Clare Sambrook has just won the Bevins Prize for Investigative Journalism, as well as scooping up the Paul Foot Award last week, both of them for her stories exposing the scandal of child detention in Britain. It is a terrific recognition of her and her team of unpaid fellow campaigners at End Child Detention Now. openDemocracy is proud of being her main publisher, in our UK section OurKingdom. Her reports are listed here.
It is the first time that either award has gone to journalism primarily published on the web. The changing balance between the new and mainstream media, much chattered about, is now becoming real. In the process the nature of journalism is being changed. For the better.
We have heard a lot of complaints about the downside, the supposed lowering of standards as superficial, vitriolic comments fill the blogosphere. But even if the internet does give voice to the “swinish multitude” it is opening up the public realm to well-researched demands for honesty and integrity.
Clare’s kind of active reporting is changing journalism in two respects. Hitherto a shibboleth of the journalist profession has been the separation of fact and comment. Clare does not do this.In her words, what she does is "investigative comment". She says, “If we respect the reader, then all journalism ought to be investigative — probing, curious, digging —except where it is plainly reporting what happened, such as a match report or a court report.”
She also queries the point of pure comment, “Unless the analysis is brilliant and revelatory, why should readers bother to read someone who hasn’t troubled to find anything out, something that’s only opinion?” She adds “when the government explicitly works to take control of the narrative, it’s bonkers to demand that investigative work should be ‘fair and balanced’.”
This is a crucial point. We live in a world where, as Mike Edwards reports, vested interests seek to "dominate the entire intellectual environment". In the face of this, neutrality becomes a way of playing their game or at least accepting such domination.
Independent journalism challenges official control of the narrative. Investigative comment does not hide the advocacy motivating its research. On the contrary, its own arguments are tested by the facts it reports. I would argue that this makes it more transparent – OK, I mean more honest - both as to its use of facts and the way it presents arguments, than most official journalism.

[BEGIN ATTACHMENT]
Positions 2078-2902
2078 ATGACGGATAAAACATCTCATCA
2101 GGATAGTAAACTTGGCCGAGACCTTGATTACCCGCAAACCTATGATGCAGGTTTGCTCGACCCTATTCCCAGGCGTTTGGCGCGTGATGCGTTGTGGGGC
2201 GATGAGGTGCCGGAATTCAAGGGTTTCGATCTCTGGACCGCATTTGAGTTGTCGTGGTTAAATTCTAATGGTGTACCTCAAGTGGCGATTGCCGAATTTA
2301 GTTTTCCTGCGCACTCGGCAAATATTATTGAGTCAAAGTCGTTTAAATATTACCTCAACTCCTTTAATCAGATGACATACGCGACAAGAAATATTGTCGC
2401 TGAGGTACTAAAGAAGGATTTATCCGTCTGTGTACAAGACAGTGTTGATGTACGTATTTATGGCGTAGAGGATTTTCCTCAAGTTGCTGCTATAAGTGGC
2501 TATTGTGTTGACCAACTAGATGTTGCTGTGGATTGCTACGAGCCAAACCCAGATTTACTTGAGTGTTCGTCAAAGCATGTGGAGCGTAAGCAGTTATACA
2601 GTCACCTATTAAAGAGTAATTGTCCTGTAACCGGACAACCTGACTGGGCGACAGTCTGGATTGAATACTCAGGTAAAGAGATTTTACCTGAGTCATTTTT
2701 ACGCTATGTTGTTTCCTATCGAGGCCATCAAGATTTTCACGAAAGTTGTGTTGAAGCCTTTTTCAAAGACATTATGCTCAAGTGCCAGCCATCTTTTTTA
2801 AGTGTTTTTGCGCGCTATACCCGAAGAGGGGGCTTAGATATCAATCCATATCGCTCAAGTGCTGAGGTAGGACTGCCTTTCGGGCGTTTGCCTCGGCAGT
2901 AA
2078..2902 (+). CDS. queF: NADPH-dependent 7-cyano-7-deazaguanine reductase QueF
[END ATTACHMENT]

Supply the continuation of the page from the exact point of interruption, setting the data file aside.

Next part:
This also distinguishes it from the special pleading of many campaigns and NGOs.
But ‘investigative comment’ is not new or a just web phenomenon. It dates back at least to William Cobbett. Today, in the Observer, Henry Porter has demonstrated the effectiveness of investigative comment. When Heather Brooke asked about MPs' expenses and wanted the actual receipts under the new Freedom of Information Act, she was simply doing research for a book on the right to know. But, as she says, “if you are at all interested in power, access to information is the key” (Silent State, p226).
Her advocacy and comment about freedom of information was factually driven. As such, it changed our parliamentary culture for good.
The Guardian’s father figure, J.P Scott famously argued that “facts are sacred”. So much so, indeed, that they are locked away. Our role should be to expose them, publicise them, deconsecrate them and make the truth ordinary.
To achieve this you need a point of view – or, at the very least, a suspicion and a purpose.
The web is a natural home of such ‘investigative comment’. But it also needs a culture of how to publish such material in a way that is itself open to counter-challenge. Otherwise such a self-declared approach can easily become another vehicle for authoritarian or populist agendas.
This is where openDemocracy comes in, as now perhaps Britain’s oldest web publication. I report on how openDemocracy survived, in a response to Alan Rusbridger’s draft lecture on the media and the web. As Tony Curzon Price, its Editor in Chief has argued, oD is distinct in having ‘openness’ as its operating principle.
Openness is different from neutrality or balance. openDemocracy does not ask its contributors to be neutral or seek an impossible ‘balance’ in their coverage. Instead, it looks for an engaged, well-argued case, based on information that is open to rebuttal, disagreement and a counter-case, should one be offered.
This is why I was delighted when I read the first piece by Clare, when it arrived in my inbox. I had learnt of the scandal of child detention in 2008 when I saw Juliet Stevenson and Natasha Walter’s play Motherland, which I reviewed in the Guardian online and blogged in OK. I learnt, for example, that Labour amended its own Children’s Act to ensure that its safeguards did not apply to kids in prison as asylum seekers, which means the government knew what was going on.
It is one thing to learn about a scandal. It is quite another to do the reporting that keeps the story up to date, against all official pressures and obstacles. Clare, helped by her colleagues, set about it in clear, compelling prose. If they were wrong they could be challenged. It was not the kind of comment that fits into an ‘op ed’ page. Clare wasn’t well known. Her reporting was urgent and argued, which ruled it out for the news pages. These three disqualifications from the point of view of the mainstream media were all positives for our website.
As I'm arguing for a development of the best of traditional journalism, not an opposition, I'll end with a quote from Judith Townend who did a lot of the online publicity with the team behind End Child Detention Now, “So many journalists still have this 'blogger vs journalist' thing in their heads. We should push them past that. It's not one or the other; it's about communicating the story and the message...”